Fiat Could Own Most Of Chrysler By The Year's End
DETROIT (AP) — Italian automaker Fiat SpA could own more than 70 percent of Chrysler Group within a year once it repays its government loans and exercises other options, Chrysler said Monday in a filing with the U.S. Securities and Exchange Commission.
Fiat may acquire the U.S. Treasury's 8.6-percent stake in Chrysler. That would potentially let the government exit the investment more quickly than if it waited for Chrysler to hold an initial public offering. In the case of General Motors Co., the government waited until last November's public offering to sell off some of its stake, but it still owns a portion and must now decide when to sell it.
While the terms aren't new, this was the first time Chrysler had spelled them out since the U.S. government gave Fiat a 20-percent stake and management control of Chrysler in 2009, after the U.S. automaker emerged from bankruptcy protection. The U.S. government also gave Chrysler $10.5 billion in government loans.
Fiat's stake in Chrysler now stands at 46 percent, after Fiat announced last month that it would pay $1.3 billion for a 16-percent share. Fiat expects to have a 51-percent stake in Chrysler by the end of this year after meeting certain government-set goals, including introducing a 40-mile-per-gallon car. A majority share will allow Fiat to control Chrysler's board and have more say in when to hold a public offering, Chrysler said in its filing.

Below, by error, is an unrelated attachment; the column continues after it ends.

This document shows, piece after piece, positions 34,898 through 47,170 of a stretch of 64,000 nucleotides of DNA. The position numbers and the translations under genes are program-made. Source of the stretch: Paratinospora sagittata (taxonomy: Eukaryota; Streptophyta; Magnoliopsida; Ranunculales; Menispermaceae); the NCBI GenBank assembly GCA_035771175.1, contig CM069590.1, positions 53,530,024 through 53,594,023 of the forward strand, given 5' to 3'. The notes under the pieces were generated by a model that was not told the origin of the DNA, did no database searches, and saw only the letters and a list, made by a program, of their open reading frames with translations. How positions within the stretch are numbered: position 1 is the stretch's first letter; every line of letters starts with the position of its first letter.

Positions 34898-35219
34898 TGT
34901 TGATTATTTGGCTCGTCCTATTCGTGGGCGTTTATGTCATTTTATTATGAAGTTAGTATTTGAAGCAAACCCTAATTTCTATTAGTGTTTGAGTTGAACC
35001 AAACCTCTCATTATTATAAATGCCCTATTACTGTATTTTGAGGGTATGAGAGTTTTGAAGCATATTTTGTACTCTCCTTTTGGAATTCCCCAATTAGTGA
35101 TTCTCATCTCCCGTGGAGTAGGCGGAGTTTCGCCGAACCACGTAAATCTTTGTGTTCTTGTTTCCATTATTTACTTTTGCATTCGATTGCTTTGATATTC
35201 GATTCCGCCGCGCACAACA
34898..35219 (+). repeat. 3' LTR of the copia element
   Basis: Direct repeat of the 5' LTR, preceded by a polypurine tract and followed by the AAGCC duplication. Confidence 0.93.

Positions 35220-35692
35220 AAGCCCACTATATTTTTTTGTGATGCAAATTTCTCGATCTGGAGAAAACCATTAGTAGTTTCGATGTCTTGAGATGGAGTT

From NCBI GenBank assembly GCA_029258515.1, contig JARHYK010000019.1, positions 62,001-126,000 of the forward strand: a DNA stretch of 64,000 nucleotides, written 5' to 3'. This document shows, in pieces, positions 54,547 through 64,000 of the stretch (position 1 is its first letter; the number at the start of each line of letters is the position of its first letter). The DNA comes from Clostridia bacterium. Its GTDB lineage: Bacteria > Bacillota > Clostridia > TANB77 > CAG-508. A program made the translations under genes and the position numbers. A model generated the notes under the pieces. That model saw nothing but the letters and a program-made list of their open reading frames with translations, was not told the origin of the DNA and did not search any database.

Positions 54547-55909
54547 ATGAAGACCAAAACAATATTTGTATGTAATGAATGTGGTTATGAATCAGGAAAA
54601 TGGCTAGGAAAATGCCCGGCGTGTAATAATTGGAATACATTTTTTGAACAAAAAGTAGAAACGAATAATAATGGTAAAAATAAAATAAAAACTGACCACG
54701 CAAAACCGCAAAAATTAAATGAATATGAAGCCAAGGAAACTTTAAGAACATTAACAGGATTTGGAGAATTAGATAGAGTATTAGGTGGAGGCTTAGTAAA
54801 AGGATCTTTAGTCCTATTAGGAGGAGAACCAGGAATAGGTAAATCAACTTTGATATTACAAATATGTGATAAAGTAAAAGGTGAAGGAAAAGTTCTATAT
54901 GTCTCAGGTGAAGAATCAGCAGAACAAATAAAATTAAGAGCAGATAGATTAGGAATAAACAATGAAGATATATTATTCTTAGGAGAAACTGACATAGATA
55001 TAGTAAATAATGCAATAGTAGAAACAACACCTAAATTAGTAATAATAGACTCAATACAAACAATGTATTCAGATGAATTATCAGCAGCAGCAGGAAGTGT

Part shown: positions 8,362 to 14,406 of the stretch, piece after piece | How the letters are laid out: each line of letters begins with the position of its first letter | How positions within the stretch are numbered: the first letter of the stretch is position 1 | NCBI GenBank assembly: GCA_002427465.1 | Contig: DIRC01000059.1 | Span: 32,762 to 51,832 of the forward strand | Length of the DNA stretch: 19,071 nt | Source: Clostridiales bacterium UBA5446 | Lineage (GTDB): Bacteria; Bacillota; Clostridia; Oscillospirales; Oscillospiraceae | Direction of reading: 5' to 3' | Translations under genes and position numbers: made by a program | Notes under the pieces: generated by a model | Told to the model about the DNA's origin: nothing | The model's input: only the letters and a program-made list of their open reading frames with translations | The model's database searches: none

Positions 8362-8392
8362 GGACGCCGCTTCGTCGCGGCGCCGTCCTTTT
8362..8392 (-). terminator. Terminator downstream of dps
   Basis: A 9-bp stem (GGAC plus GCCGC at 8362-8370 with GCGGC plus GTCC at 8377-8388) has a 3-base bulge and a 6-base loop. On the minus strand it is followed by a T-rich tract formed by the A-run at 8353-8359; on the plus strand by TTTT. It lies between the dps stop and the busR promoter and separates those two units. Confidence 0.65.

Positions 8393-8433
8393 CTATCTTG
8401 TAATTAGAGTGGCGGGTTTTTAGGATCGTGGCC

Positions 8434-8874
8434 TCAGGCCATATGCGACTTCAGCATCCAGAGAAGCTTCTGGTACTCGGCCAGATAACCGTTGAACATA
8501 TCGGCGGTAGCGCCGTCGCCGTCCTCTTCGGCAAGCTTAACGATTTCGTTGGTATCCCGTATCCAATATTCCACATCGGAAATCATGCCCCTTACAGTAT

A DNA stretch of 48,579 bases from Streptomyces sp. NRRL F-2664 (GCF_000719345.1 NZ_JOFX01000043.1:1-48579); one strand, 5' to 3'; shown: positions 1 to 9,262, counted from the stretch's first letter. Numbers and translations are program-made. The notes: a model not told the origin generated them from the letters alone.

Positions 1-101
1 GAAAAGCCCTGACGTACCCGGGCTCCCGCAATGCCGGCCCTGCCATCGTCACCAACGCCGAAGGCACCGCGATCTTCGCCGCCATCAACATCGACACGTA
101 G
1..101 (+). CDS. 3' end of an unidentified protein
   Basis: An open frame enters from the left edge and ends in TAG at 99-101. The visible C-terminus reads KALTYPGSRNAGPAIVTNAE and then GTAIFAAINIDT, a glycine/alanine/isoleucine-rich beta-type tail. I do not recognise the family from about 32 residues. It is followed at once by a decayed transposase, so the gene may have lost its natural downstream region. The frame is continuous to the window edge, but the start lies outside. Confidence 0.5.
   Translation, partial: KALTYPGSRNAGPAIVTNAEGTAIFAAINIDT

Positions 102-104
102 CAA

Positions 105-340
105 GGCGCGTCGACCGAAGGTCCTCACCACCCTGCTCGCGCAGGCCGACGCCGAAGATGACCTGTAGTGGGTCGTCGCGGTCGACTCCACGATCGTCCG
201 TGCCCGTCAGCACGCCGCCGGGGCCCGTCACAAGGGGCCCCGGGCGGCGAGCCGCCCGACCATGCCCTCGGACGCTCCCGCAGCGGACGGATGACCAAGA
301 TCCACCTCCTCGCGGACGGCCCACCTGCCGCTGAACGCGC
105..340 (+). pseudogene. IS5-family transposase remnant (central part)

Chrysler said Fiat also may acquire the U.S. government's 8.6-percent stake in a 12-month period following the repayment of government loans. Chrysler is expected to repay $7.5 billion in U.S. and Canadian government loans in the second quarter using money from a debt offering and new bank loans.
Fiat also may acquire additional stakes now held in a United Auto Workers-run trust for retiree health care.
Fiat chief Sergio Marchionne, who also runs Chrysler, said last month that Chrysler appreciated the bailout but wants to end its relationship with the government as quickly as possible. One reason is the punishing interest rate on the government loans, which cost Chrysler $1.2 billion last year.
"It's time to close the loop on what has been an incredibly necessary intervention," Marchionne said at a Jeepplant near Detroit, which he toured with U.S. Treasury Secretary Timothy Geithner.
Geithner said the government also wants to get out of the auto business.
"We'll do this as quickly as we can, understanding we want to balance that with the ability to get the highest return," he said.